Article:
An outbreak of bird flu is “killing thousands of wild birds” according to the RSPB, which says Scotland is “seriously affected”.
There are also over a thousand confirmed cases of bird flu in England, plus cases have been confirmed in Wales and Northern Ireland.
The RSPB reports that birds such as gannets, sandwich terns and arctic terns, eiders and guillemots are all affected by the outbreak.
But what should you know about bird flu and what should you do if you see an infected bird?
What is bird flu and how is it transmitted?
The Department for Environment, Food and Rural Affairs (Defra) said wild birds that migrate from mainland Europe to the UK during the winter months can carry the disease and lead to cases in poultry and other captive birds.
Birds can become infected with the bird flu virus through contact with infected individual birds or waste products. According to Paul Walton, Head of Habitats and Species at RSPB Scotland, wild birds, including waterfowl (swans, ducks, geese) can carry and transmit the virus without showing signs of disease.
How do you recognize bird flu?
There are two types of avian influenza, with highly pathogenic avian influenza (HPAI) being the most serious type. It is often fatal in birds.
Some of the clinical signs of HPAI in birds include a sudden and rapid increase in the number of birds found dead, multiple birds affected in the same barn or airspace, a swollen head, closed and excessively watery eyes, head and body tremors, drooping of the wings and/or dragging of the legs, turning of the head and neck and swelling and blue discolouration of comb and wattles.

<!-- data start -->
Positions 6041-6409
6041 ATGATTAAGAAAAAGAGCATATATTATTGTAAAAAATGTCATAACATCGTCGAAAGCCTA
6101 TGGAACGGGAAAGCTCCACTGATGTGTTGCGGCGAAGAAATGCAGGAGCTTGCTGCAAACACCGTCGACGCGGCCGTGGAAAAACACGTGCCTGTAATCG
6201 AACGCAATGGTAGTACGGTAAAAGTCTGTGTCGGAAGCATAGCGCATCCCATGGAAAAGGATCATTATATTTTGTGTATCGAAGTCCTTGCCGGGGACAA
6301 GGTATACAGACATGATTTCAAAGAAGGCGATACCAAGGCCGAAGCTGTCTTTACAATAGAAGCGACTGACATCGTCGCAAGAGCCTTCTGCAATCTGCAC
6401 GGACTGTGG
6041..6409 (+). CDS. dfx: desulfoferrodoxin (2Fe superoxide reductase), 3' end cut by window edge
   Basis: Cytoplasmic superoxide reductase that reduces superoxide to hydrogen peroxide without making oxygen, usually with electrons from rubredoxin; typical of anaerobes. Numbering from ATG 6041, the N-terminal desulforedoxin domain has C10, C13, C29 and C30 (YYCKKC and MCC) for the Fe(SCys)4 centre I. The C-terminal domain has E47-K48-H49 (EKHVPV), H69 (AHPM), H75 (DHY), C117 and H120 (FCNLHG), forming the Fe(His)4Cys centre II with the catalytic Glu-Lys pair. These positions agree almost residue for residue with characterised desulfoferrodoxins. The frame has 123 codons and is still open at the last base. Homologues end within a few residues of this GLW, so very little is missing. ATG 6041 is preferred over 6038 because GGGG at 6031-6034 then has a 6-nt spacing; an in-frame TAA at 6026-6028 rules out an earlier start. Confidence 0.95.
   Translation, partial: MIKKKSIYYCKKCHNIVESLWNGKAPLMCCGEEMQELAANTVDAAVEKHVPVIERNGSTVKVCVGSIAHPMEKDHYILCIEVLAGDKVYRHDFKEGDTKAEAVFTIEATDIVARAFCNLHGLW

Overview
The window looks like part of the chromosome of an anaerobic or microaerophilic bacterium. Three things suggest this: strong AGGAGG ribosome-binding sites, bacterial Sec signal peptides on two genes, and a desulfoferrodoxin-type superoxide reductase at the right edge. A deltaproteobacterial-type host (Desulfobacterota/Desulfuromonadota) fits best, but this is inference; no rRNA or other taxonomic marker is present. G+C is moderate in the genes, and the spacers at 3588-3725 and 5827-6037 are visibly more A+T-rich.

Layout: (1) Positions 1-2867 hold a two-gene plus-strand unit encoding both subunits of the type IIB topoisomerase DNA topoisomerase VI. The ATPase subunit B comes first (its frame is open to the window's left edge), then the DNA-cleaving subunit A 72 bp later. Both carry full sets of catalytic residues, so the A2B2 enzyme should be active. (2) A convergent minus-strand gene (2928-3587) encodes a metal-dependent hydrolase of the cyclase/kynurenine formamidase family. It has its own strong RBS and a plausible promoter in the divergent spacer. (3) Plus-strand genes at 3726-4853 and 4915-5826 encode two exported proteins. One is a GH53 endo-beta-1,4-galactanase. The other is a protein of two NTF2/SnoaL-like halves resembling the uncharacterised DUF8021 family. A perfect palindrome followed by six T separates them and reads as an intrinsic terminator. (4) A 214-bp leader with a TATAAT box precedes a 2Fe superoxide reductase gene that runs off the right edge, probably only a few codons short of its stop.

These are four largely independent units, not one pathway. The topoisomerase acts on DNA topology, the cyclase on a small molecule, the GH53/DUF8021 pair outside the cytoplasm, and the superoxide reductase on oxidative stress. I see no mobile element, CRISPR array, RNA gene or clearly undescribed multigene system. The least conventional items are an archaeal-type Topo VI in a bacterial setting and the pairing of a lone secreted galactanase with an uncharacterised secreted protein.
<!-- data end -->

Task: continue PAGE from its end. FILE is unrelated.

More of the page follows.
Other symptoms include bleeding on the legs of the legs and under the skin of the neck, loss of appetite or marked decrease in food intake, sudden increase or decrease in water consumption, breathlessness, sneezing, noticeable increase in body temperature, discolored or loose watery feces and cessation or marked reduction in egg production.
What can the government do?
The RSPB is calling on UK governments to “develop a response plan as a matter of urgency”.
The charity says: “We want coordinated monitoring and testing of wild and domestic birds, safe removal of carcasses and protection of vulnerable bird populations. We also want action to be taken to stop the unnecessary disruption of wild birds affected by the virus.
“In the longer term, we want much more importance to be given to prioritizing and funding seabird conservation. This would help make our seabird populations more resilient to these diseases and the other challenges they face.”
What is the risk to the public?
The risk to human health from the virus is very low and food standards bodies are advising that bird flu poses a very low food safety risk to UK consumers, Defra said.
People are advised not to touch or pick up dead or sick birds they find and instead report them to the relevant helpline.
Defra said there is no impact on the consumption of properly cooked poultry products, including eggs.
Is it still okay to feed birds in your yard?
The RSPB said everyone should practice good hygiene when feeding garden birds, and also recommended “cleaning the outdoor feeders regularly with a mild disinfectant, removing the old bird food, spacing the feeders as much as possible and wash your hands.”
British veterinary officer Christine Middlemiss said people who keep chickens and want to feed wild birds should make sure everything is kept “scrupulously clean” and “absolutely segregated” to avoid infecting their own flocks.
What should you do if you see a sick or injured bird?
The RSPB said if people find dead waterfowl, gulls or birds of prey or five or more of a different species in one place they should report them to the Defra Helpline on 03459 335577 or in Northern Ireland to DAERA on 0300 200 7840.
The RSPB also advises people living in bird flu areas to keep their dogs on a lead.